Eurythmics (often incorrectly referred to as 'The Eurythmics') are a seminal British synth pop duo consisting of Annie Lennox and David A. Stewart. Stewart (formerly of a folk-rock group Longdancer) and Lennox (a student at the Royal Academy of Music) quickly became lovers after meeting in the late 1970s, and formed a group called The Catch, with Pete Coombes, Stewart's guitarist and songwriting collaborator. By 1979 (see 1979 in music), The Catch had become The Tourists, who released three moderately successful British albums, The Tourists, Reality Effect and Luminous Basement. They had a U.K. top five hit with a remake of 'I Only Want To Be With You'.
Lennox and Stewart discontinued their romantic liaison in 1980 (see 1980 in music) and they began performing in duo form as Eurythmics. Their debut album, In the Garden (released Oct. 1981), featuring collaborations from members of Can and Blondie, was critically well-received but sold poorly. In this album, Lennox's trademark powerhouse and soul-filled voice is not generally present. Although In The Garden has some fine songs, it is generally seen as being somewhat embryonic and developmental.
The follow-up, Sweet Dreams (Are Made of This) (1983, 1983 in music) became a huge British hit due to the title track, which quickly topped the American charts as well. Lennox was featured on the cover of Rolling Stone magazine. Stewart later admitted that the famous synth bass line in the song was discovered by accident when he inadvertently played a track backwards.
Touch, the follow-up to Sweet Dreams (Are Made of This), was released later in 1983 and spawned three major UK hits. 'Here Comes The Rain Again' (#4 in the U.S.) was the main hit from this album. Touch solidified the duo's reputation as being major talents.
In 1984 they did the sound track to the motion picture 1984. The director of the film had previously hired a conventional film composer and refused to use their album except for the song 'Julia' which played near the end of the credits.
Their fourth album, Be Yourself Tonight, featured a duet with Aretha Franklin and continued the duo's transatlantic chart domination in 1985. 'Would I Lie To You?' was a U.S. Billboard top 5 hit, while 'There Must Be An Angel (Playing With My Heart)' reached number one in the U.K. This was their first and only U.K. number one hit single.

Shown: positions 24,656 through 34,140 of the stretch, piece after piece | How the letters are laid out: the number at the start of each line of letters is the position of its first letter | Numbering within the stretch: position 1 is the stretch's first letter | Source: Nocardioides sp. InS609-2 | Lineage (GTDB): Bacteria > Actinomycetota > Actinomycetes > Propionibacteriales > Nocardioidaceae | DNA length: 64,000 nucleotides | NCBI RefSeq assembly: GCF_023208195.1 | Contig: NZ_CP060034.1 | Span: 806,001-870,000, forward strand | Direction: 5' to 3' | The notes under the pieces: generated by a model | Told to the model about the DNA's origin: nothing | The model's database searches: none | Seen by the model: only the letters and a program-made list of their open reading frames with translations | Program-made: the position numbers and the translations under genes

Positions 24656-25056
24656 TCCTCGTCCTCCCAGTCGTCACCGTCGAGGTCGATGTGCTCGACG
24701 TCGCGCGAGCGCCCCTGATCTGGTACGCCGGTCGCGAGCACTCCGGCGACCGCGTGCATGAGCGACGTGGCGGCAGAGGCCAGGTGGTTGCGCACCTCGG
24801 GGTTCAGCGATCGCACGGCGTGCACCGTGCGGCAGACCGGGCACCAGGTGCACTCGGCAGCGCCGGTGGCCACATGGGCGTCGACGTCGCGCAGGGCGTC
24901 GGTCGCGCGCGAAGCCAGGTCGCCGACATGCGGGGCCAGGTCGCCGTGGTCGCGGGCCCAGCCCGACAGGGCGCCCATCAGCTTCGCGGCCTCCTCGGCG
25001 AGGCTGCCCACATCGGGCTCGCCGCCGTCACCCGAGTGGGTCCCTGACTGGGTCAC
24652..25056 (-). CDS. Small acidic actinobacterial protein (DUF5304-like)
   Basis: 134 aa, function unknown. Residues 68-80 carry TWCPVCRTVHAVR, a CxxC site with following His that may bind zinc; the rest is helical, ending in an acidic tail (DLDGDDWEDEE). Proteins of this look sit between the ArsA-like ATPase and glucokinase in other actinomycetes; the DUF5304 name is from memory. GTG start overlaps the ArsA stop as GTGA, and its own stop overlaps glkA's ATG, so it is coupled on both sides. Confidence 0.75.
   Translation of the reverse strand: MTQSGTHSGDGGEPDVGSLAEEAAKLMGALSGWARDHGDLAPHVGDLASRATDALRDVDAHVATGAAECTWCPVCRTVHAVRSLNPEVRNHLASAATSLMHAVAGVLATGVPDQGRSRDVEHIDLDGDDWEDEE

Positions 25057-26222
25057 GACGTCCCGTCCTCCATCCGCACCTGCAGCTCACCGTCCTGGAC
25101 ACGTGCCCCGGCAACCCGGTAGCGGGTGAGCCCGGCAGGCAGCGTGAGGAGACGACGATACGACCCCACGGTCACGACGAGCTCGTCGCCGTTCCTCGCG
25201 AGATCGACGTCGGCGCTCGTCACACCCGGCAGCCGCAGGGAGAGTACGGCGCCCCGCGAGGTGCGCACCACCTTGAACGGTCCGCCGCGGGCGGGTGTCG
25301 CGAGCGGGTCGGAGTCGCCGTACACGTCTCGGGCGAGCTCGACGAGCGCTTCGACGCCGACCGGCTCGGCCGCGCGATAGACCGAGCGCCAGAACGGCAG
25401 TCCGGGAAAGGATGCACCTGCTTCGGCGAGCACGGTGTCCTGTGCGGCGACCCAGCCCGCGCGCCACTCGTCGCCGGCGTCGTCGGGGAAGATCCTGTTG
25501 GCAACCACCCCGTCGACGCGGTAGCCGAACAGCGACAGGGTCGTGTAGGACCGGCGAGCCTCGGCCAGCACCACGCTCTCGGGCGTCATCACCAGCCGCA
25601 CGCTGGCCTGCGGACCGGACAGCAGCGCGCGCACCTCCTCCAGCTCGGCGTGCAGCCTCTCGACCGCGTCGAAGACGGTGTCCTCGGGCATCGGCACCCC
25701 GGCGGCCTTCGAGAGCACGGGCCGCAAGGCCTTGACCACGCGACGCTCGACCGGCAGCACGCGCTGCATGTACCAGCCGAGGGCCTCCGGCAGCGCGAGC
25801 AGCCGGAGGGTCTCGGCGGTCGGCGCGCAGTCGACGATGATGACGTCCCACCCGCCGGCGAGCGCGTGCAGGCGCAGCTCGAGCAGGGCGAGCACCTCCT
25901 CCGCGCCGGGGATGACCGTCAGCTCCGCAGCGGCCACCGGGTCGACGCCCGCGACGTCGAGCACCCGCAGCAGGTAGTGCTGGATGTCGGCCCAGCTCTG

Revenge was released in 1986, though sales somewhat petered out and signalled the end of Eurythmics' mainstream success in America, 'Missionary Man' reached number 14 on the U.S. Billboard charts. Sales continued to be strong in the U.K. The Eurythmics went on a massive worldwide tour in support of this album. Revenge remains Eurythmics' best selling album to date.
Stewart began producing, for Tom Petty and Bob Dylan, among others, while Lennox did some acting. They reunited in 1987 (see 1987 in music) for the critically acclaimed album, Savage. Although much less commercial than the two previous albums, Savage remains the duo's masterpiece. Darkly psychological and synth driven, Savage was mostly ignored in the U.S.A., while sales in the U.K. were good.
In 1989, Eurythmics released the solid We Too Are One a UK #1 hit that did rather poorly in the United States, although 'Don't Ask Me Why' and 'Angel' grazed the Billboard top 40.
After strenuous years of touring and recording (the Eurythmics released 7 albums in 7 years), Lennox needed a break -- she took time off to have a baby and to consider a new direction after Eurythmics. Years of being together had constantly created a rift in the relationship with Stewart and from 1990 to 1998, Lennox and Stewart had virtually no communication.
In 1992 (see 1992 in music), Lennox released a solo album, Diva, which was a critical and popular sensation, while Stewart began writing film soundtracks and formed a band called Spiritual Cowboys. Stewart released a solo album in 1995 (see 1995 in music), Greetings from the Gutter, but it was a flop.
This biography is published under the GNU Licence
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